Image of a double cab pick up
Category: Expert Opinion
Topic: Tax

Car versus double cab pick up tax rules are changing

If you are thinking of buying a double cab pick up in 2024, then you may find this article a useful read following a recent ‘quiet’ announcement from HMRC which may influence your decision when to act.

Following their win in the Coca Cola case over three years ago, HMRC have now finally clarified tax treatment of double cab pick ups (DCPU).

Right back in 2020 HMRC won a tax case in the Court of Appeal against Coca Cola which concerned certain “double cab pick up”  vehicles. For many years the VAT rules have permitted DCPUs to be treated as vans rather than cars for VAT purposes where, broadly, they have a useful payload (carrying capacity) of at least 1 ton. Since then these vehicles have become very fashionable as an alternative to standard family cars, due to their comfort, 5 seats and often covered luggage area.

In practice, HMRC had allowed this treatment to also apply to the rules for both Capital Allowances and employment benefits.

The tax treatment of vans is significantly better than cars – for businesses, they can claim full tax relief up front for the purchase of a DCPU via Annual Investment Allowance or full expensing, whereas for a car with similar emissions tax relief will be spread over a much longer period of time. In addition, the benefit-in-kind charge for a van is significantly lower than for a car, due to a fixed benefit charge, whereas for a car it is a percentage of list price. Typically this would mean the taxable benefit annually for a DCPU is easily less than half what it would be if the vehicle were treated as a car.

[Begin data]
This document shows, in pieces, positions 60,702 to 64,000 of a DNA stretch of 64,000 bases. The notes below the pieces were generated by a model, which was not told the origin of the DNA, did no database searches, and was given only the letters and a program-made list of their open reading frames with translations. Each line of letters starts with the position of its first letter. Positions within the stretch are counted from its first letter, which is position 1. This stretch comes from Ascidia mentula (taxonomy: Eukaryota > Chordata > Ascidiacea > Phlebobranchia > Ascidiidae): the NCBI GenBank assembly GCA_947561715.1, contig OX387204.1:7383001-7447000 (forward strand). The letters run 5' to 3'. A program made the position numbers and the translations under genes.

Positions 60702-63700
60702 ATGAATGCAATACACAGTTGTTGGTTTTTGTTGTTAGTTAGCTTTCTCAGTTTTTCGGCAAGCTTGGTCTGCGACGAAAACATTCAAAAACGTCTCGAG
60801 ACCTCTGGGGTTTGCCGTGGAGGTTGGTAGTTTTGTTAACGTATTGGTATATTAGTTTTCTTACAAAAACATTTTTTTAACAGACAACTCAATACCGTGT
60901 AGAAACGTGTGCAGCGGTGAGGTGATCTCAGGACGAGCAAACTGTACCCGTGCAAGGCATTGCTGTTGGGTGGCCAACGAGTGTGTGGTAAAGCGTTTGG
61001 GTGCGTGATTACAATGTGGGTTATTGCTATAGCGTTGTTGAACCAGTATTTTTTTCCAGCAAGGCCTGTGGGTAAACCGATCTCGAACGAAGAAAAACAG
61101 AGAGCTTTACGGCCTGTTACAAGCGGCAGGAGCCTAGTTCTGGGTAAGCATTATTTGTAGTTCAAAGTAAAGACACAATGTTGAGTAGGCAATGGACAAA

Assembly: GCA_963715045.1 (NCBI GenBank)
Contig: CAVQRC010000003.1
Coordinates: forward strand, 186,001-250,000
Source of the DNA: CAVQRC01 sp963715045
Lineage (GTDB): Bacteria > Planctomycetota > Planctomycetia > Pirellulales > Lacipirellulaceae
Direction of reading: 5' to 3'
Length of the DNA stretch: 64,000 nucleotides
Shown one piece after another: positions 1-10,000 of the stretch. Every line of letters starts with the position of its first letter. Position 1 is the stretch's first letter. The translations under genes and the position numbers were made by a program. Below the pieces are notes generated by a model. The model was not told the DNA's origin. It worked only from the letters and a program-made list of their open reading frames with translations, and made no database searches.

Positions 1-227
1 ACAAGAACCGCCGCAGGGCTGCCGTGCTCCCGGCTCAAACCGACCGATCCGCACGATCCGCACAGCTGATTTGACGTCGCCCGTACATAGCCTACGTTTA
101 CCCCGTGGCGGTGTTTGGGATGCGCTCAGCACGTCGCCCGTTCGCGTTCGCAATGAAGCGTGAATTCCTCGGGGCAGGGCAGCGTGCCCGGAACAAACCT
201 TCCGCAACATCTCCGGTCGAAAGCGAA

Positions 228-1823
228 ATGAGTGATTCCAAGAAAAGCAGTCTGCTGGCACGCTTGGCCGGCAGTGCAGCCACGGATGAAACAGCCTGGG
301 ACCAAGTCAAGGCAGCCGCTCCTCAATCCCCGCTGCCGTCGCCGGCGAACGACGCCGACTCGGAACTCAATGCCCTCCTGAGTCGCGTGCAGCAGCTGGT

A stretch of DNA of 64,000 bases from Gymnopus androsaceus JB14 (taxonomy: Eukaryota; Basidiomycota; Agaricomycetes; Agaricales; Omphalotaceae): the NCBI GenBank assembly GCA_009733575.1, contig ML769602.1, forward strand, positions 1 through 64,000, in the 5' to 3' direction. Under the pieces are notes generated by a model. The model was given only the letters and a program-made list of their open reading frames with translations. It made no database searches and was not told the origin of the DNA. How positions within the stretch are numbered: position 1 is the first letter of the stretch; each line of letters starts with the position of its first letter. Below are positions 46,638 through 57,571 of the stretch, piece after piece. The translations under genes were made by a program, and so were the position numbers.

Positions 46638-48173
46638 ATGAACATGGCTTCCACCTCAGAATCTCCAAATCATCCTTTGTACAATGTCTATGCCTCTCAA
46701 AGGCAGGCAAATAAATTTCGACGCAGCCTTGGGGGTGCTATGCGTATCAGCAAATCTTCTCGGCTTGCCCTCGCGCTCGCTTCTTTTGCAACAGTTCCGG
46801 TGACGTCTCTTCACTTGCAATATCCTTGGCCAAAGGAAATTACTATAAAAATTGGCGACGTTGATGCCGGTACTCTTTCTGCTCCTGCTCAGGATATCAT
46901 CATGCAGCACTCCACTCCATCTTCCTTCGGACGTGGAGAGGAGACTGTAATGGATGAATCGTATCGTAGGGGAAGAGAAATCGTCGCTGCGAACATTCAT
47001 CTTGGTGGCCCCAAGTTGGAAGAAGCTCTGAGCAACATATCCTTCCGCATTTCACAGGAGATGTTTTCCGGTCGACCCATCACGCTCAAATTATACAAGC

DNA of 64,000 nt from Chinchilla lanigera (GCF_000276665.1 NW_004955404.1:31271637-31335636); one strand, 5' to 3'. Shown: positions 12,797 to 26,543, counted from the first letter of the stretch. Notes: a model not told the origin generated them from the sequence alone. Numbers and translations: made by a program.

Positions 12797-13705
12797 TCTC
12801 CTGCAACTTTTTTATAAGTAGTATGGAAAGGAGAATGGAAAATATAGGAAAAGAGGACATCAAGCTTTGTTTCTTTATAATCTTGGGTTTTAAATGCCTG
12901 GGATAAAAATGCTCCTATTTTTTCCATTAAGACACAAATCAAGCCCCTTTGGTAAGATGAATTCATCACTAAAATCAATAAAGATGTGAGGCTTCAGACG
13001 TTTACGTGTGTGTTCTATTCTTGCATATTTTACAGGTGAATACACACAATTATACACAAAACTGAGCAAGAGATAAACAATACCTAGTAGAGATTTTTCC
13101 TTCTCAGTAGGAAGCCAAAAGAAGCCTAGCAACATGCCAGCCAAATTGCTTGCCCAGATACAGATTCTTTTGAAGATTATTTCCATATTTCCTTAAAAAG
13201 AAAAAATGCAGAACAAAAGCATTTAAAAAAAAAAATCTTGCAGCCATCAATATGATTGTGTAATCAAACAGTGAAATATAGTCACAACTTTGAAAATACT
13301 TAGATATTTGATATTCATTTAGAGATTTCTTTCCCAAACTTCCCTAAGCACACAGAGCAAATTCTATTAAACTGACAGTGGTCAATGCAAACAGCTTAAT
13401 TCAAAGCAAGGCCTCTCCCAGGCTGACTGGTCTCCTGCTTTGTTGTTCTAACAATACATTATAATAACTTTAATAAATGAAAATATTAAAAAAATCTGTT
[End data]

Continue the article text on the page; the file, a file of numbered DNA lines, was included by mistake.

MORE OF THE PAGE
Since the Coca Cola decision there has been considerable uncertainty as to whether businesses should implement the decision in their tax reporting, or wait for any further appeal.

However, this week HMRC have (rather quietly) updated their manuals to clarify that their interpretation should be applied to DCPUs purchased from 1 July 2024 onwards. So for DCPUs already owned, or ordered by the end of June, the current favourable treatment can be adopted until the vehicle is sold (but no later than April 2028).

For DCPUs ordered or purchased from 1 July 2024 onwards, they will be treated as cars with the lower Capital Allowances and much higher benefit in kind charges.

It therefore makes sense for businesses coming up to replace vehicles who would like to buy a further DCPU to do this by the end of June to secure another 4 years of the preferential tax treatment.

In addition, businesses that had already adopted the “new approach” could now investigate the possibility of amending their declarations for past periods to reapply the more beneficial treatment, as there may be the potential for obtaining refunds.

Contact James Geary or Rachel Roberts by emailing or, or call 01242 776000.